Mitsubishi and Trane
    I recently had a conversation with an HVAC contractor who carries both Trane and Mitsubishi. He indicated the two companies have formed a joint venture.

    I'm wondering if we will be seeing better cold weather performance from Trane in the future?

  19. Martin C | | #19

    Thanks for this thorough analysis of a topic that's hard to get info on and seems uncommon where we live. We're currently planning an addition to our 1920 house in the northeast. The house is currently 1600 sq. ft 3 bedroom colonial. With addition it will be 2400 sq ft. 4 bedroom. Current system is the original single-pipe steam pipe with a natural gas broiler. Winter running costs are not too bad. No ducting or central air yet.

    Despite the cheap prices of gas, would love to modernize the HVAC, go electric, remove the steam system and introduce a heat pump, but having trouble deciding which way to go. Will be adding insulation and sealing to the house regardless. Got a proposal for a ground-source heat pump with ducting, but the total cost is high, and they want to put the air-handler in the attic which seems to be an efficiency no-no. A centralized air-source system might be the best compromise, the contractor I spoke to worked primarily with Fujitsu equipment, but I worry about the efficiency and load in the winter. Would love to be able to go able to go ductless, with the ceiling-mounted cassettes in bedrooms, and larger units on the first floor, but it seems like it would be a lot of units & equipment in total if we have one in each bedroom.

    Curious if anyone has been in a similar situation with a renovation/addition and what direction they headed in. Of course going with a gas furnace (or keeping the steam heat and just adding mini-splits to the addition) would be the simplest and cheapest but we want central air, and would love to be able to get away from gas. Already have solar, but it covers our current usage, with window A/C units, so most of the heat pump electrical would not be covered, so increased running costs is a concern.

  20. User avater GBA Editor
    Martin Holladay | | #20

    User-7146350,
    First of all, can you tell us your name? (I'm Martin.)

    I don't think it's possible to generalize about the best type of heating and cooling equipment for an old 1920s house. Every house is different, and for the best advice, you'll need to talk to an HVAC contractor or mechanical engineer who can make a site visit.

    If you are thinking of installing a forced-air HVAC system in an older house that has an existing steam heating system (and no central air conditioner), the first two questions are:

    1. Where will you put the mechanical equipment?
    2. Where will you run the ducts?

    If the answers to these questions are daunting, you may want to take a closer look at ductless minisplits -- especially since your big PV system seems to indicate an interest in all-electric solutions.

    1. Martin C | | #21

      Hi Martin, I'm Martin as well actually!

      Yes I've had HVAC contractors come by, they tend to want to put the air handlers into our unfinished attic as that is the simplest retro-fit, common in our area, with ducts coming down through closets into the first floor ceiling. Our basement has a low ceiling and is mostly finished. If we rip out the steam equipment and pipes, we would have some pathways for ducts along the basement, but I could not see an easy pathway for the ducts to get up to the second floor, as there are not many closets on the first floor to easily run them through and access all the upstairs bedrooms. However with our addition planned for next year, that could open up some more options.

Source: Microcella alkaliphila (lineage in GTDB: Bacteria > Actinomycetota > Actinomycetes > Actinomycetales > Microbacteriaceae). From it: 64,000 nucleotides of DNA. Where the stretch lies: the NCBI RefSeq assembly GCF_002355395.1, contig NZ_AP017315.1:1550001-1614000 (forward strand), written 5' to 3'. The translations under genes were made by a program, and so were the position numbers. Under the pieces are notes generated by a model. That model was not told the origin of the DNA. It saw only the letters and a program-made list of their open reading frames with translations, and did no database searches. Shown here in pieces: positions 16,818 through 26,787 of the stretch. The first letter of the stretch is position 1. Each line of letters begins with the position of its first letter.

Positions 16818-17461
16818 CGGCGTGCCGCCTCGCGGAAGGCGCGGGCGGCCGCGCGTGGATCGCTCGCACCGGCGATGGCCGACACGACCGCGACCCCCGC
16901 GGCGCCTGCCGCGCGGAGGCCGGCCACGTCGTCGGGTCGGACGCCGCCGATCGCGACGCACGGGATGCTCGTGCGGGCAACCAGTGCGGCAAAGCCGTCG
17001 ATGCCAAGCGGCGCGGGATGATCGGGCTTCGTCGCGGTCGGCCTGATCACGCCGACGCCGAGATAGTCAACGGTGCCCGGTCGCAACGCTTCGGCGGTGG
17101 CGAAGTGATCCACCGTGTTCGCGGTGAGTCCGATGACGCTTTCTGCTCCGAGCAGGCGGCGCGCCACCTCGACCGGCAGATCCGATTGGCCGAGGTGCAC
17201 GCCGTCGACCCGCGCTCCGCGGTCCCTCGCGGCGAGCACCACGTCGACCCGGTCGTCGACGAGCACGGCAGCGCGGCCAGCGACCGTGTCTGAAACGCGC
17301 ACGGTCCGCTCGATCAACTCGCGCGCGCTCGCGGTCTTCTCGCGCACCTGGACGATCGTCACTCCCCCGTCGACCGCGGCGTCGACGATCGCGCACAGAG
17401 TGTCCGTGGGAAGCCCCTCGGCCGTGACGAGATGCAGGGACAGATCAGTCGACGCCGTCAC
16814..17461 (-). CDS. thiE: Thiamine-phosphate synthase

Yes, I'm interested in the mini-splits, it just seems like we would need a lot of them to get adequate coverage when bedroom doors are closed. Perhaps the 3 small bedrooms would have a mini-centralized air handler in the attic with short ducts.

  21. User avater GBA Editor
    Martin Holladay | | #22

    Martin,
    Good luck. You're right, of course, that HVAC contractors often make inappropriate suggestions (like putting equipment in a vented unconditioned attic). Don't go down that path -- unless you are willing to pay the considerable cost of converting the attic into an unvented conditioned attic.

    For more information, see "Solutions to the Attic Duct Problem."

  22. User avater
    Peter Engle | | #23

    Attics are just so tempting and convenient for this sort of work that we' re fighting a losing battle here. All that empty space for equipment and ductwork, with access to all the rooms below.......But air handlers and ductwork in the attic will cost you for the life of the house, in terms of both comfort and $$. It's just a bad practice that's got to be stopped.

    You did mention that you are doing some insulation and air sealing. Where you are, and how much you are doing is important. If you get your heat and cooling loads down enough, it makes the minisplit solutions much more affordable and comfortable.

    At 2400 square feet with more 'normal" levels of insulation, a two-zone solution could work. You could put the air handler in a mechanical closet in the new addition, with only the supply ducts running through the attic and buried in insulation, per Martin's article. This would also give you another reason to add more insulation to the attic, and that's not a bad thing. The first floor mechanical equipment and ducts would be in the basement. Whatever you do, make sure that your HVAC contractor makes the ducts airtight.